Sign up for the monthly zoom events by sending a PM with your email address to Hitesh

Main Menu

Elizabeth I pennies, 5th issue (1582-1600)

Started by FosseWay, June 11, 2012, 09:48:33 AM

Previous topic - Next topic

0 Members and 1 Guest are viewing this topic.


I have what I thought were two of these (Spink 2580), illustrated below. 7358 appears to have mintmark 54 (Gothic A with no cross bar) and 8057 has a clear tun (mm 123), dating them to 1582-4 and 1591-5 respectively. So far, so good.

But they vary considerably in size and weight, despite neither showing notable evidence of having been clipped (the legends are reasonably complete). 7358 is 16.9 mm and 0.88 g, while 8057 is 13.8 mm and 0.46 g. I'm a bit confused -- always have been, in fact -- by the way Spink gives weights, but I'm figuring that since a shilling in the fifth issue is supposed to be 96 grains, a penny should be 8 grains, or a shade over 0.5 g. But I may well be misinterpreting that, and in any case I don't know whether we're dealing with troy or avoirdupois grains.

But either way, if the small one is the right weight for a penny, what is the big one, and if the big one is right, what is the small one? In both cases the twopence or the halfpenny that theoretically could be involved have radically different designs.


Do you have a three halfpence piece there? Note threre was also a 3 farthing piece in the mix here and sometimes things get lumped into pennies.


According to Spink neither the threehalfpence nor the threefarthings was issued in the fifth series. Unless there is something seriously wrong with my identification or the Tower Mint's use of mintmarks, the marks on these coins definitely point to the fifth issue.

In the earlier coinages where all the intermediate denominations were struck, a useful rule of thumb is that all the threes go together (threefarthings, threehalfpence and threepence) and the others go together (penny, twopence, groat), in the sense that the 'three' series generally have a rose behind Elizabeth's head and the date on the reverse, while the others have neither. Without this aid, it would indeed be very difficult to tell them apart. Even as it is, threefarthings and threehalfpences can be confused if clipped.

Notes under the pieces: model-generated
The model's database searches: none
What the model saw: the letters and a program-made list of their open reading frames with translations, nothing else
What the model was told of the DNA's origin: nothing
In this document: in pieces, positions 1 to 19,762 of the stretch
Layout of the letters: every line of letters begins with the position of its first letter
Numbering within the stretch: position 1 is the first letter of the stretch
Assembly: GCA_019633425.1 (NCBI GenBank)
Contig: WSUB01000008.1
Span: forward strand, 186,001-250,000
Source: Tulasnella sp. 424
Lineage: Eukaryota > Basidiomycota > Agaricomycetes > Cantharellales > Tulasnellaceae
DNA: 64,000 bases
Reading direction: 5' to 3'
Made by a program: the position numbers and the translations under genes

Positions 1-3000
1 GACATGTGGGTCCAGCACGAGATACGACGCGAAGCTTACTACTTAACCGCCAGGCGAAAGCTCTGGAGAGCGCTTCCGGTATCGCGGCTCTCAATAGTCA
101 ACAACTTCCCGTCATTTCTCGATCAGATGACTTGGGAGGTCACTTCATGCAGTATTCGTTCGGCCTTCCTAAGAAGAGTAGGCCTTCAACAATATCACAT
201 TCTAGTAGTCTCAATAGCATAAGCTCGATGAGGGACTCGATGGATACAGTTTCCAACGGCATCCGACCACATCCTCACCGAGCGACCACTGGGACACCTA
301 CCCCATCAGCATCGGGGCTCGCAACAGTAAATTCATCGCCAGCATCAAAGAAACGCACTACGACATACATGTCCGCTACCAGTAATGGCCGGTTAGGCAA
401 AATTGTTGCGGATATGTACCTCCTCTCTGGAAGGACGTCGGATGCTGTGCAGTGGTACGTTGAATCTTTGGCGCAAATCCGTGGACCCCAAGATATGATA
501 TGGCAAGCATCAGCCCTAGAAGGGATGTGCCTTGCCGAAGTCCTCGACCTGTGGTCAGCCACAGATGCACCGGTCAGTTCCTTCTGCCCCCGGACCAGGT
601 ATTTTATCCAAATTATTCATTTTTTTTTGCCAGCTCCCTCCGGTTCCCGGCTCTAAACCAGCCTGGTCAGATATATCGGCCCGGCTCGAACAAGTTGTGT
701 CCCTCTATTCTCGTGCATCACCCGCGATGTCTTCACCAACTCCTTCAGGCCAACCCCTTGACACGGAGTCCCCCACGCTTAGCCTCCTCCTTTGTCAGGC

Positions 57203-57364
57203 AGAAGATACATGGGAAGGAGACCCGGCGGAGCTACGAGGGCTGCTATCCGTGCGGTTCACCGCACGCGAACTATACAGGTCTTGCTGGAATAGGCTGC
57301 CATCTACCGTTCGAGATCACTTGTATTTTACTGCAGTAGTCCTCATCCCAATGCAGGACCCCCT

Weightwise, as far as I can tell the only remotely likely alternative for these two is that the larger one is a twopence, but this should have two pellets behind Elizabeth's head and, AFAIK, should have her full titles (not the ROSA SINE SPINA text that's on the pennies). On the latter point I'm not 100% sure though, as my copy of Spink infuriatingly neither illustrates nor reproduces verbatim the legend for the twopence in question (S2579).


I have my copy of Seaby somewhere but it is short on measurement and weight details. I'll go looking after dinner.


Quote from: akona20 (Old Man) on June 11, 2012, 09:59:15 AM
Do you have a three halfpence piece there? Note threre was also a 3 farthing piece in the mix here and sometimes things get lumped into pennies.

We can rule out both of these - they were dated and had a rose behind the portrait.
Fifth issue two pence should have two pellets behind the portrait....

Looking in Coincraft I'm surprised to find that the weights are not given!
always willing to trade modern UK coins for modern coins from elsewhere....


I was wrong about the legend on the obverse of the fifth series twopence. It should be E D G ROSA SINE SPINA, the same as for the penny. There is an illustration in Coincraft where there isn't in Seaby.

Looking at the coin itself and at the high-res scan from which the upper picture in this thread was taken, I could almost convince myself there were indeed two pellets behind the portrait, but I'm not sure whether I'm convincing myself that they're there because the other characteristics suggest it's not a penny...

I'm therefore beginning to wonder whether the larger one is in fact a twopence. The clincher would be to find some cast iron (or sterling silver) info on how much the penny and twopence should weigh.


The bigger coin is I woulod suggest a half groat ( 2 pence). Theoretical weight from memory should be around .9 g. and around 17mm


Thanks akona -- my coin is 16.9 mm and 0.88 g, and you can't ask for much closer than that with 450-year-old hammered coins! A twopence it is.